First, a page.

Shaw, a military veteran and former county commissioner in Maury County, has 25 years of experience in the IT industry. He is currently the chief technology officer for the National Safety Council. He holds a bachelor’s degree in organizational management from Bethel University, a master’s degree in information systems from the University of Phoenix and a Doctor of Business Administration from Argosy University. He’s also working on a second doctorate in artificial intelligence from Capitol Technology University.

 “I want to thank Lesbia and Jordon for their willingness to represent the Maury community and serve on our advisory board,” said Maury Regional Health CEO, Dr.Martin Chaney, MD. “They both bring decades of proven leadership experience that will only further enhance our board. We’re blessed to have them.”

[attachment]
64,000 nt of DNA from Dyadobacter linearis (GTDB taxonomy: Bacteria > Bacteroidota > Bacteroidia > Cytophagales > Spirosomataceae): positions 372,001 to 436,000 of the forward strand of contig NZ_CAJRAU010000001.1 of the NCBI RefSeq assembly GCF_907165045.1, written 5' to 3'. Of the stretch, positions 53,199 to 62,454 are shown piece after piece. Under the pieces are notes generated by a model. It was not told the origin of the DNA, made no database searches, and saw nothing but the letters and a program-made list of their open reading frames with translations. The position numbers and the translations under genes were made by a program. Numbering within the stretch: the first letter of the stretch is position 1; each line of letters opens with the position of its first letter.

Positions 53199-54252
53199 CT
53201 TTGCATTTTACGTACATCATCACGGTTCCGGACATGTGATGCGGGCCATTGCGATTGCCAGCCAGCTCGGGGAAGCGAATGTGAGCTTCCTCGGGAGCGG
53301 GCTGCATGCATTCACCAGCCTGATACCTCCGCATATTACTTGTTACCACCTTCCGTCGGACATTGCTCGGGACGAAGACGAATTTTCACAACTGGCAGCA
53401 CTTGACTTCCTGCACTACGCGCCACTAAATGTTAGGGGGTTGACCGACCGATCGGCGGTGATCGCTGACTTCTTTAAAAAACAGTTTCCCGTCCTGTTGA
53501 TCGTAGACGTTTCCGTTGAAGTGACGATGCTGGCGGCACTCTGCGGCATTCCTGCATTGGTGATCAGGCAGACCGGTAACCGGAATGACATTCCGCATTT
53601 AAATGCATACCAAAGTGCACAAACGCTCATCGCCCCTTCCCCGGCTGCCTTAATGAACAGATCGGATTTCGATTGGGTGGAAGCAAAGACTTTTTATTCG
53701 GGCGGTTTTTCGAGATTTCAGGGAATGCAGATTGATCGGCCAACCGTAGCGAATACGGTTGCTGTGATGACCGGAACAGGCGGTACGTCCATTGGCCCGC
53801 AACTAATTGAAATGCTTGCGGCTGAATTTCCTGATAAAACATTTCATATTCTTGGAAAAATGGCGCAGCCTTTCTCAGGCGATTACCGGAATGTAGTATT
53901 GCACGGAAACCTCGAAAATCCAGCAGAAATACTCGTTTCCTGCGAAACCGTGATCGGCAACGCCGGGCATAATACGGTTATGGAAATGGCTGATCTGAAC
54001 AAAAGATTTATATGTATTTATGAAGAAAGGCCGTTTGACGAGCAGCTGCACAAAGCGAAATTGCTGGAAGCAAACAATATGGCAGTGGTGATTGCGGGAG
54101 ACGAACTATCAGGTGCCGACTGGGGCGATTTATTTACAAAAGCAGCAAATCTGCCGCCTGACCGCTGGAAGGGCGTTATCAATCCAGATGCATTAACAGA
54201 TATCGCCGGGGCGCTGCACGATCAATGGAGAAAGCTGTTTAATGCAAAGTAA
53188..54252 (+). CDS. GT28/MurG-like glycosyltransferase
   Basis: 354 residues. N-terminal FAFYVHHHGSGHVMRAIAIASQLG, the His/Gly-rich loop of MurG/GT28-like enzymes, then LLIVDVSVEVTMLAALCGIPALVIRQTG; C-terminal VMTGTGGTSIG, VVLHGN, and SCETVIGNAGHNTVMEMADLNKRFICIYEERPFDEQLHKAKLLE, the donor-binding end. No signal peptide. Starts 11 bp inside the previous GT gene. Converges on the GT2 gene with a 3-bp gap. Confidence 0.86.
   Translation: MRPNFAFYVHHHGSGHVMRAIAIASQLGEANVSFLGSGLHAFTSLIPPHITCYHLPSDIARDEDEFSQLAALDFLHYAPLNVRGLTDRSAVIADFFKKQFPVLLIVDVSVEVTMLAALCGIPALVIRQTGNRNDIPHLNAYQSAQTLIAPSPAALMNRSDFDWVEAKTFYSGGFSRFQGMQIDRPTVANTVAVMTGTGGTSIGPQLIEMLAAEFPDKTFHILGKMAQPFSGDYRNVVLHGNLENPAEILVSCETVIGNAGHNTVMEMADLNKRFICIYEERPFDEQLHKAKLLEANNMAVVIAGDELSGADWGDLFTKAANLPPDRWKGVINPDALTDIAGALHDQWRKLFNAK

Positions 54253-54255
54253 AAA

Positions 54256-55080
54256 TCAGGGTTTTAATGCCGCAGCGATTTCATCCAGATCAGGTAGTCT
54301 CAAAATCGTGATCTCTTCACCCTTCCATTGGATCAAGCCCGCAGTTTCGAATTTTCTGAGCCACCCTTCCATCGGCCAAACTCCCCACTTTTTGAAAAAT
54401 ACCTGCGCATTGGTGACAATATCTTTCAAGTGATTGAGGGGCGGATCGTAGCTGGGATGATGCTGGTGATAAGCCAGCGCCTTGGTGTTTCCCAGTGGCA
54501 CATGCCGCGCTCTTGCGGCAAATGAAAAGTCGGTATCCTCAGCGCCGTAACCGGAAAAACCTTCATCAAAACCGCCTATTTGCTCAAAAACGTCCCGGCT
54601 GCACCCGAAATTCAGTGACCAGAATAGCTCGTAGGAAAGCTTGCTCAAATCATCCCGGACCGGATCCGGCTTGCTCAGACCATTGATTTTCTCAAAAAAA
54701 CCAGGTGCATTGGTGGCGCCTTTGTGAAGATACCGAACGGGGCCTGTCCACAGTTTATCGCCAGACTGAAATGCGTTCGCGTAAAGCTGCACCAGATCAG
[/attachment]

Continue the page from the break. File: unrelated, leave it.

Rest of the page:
MRMC announced its 2023 board of trustees and advisory board members in January. For a full list of members, visit

New Spring Hill Library Plans in Jeopardy? (MainStreetMaury)

A new Spring Hill library may be pushed once again down the capital improvements budget based on a discussion at the most recent Board of Mayor and Aldermen meeting in the city.

While the city was grappling last budget season with funding a new police station or library – ultimately opting for a new police headquarters – Alderman John Canepari requested the city begin thinking about a fire station to service the new interstate interchange and surrounding areas.

His recommendation of placing $3.5 million into a fund for a future fire station and budgeting funding for architectural plans are – ironically for the BOMA liaison to the library board – threatening the library project for a second year in a row.

The reasoning for moving ahead with the fire station, however, is simple – cost. A new fire station would cost about $7 million, while the library could potentially be four times that amount. Due to Canepari’s forward thinking, half of the project’s cost is already funded.

City Administrator Pam Caskie also noted that sales tax revenue is far ahead of projections, which could potentially reach a point where the city could pay for the station without borrowing funds.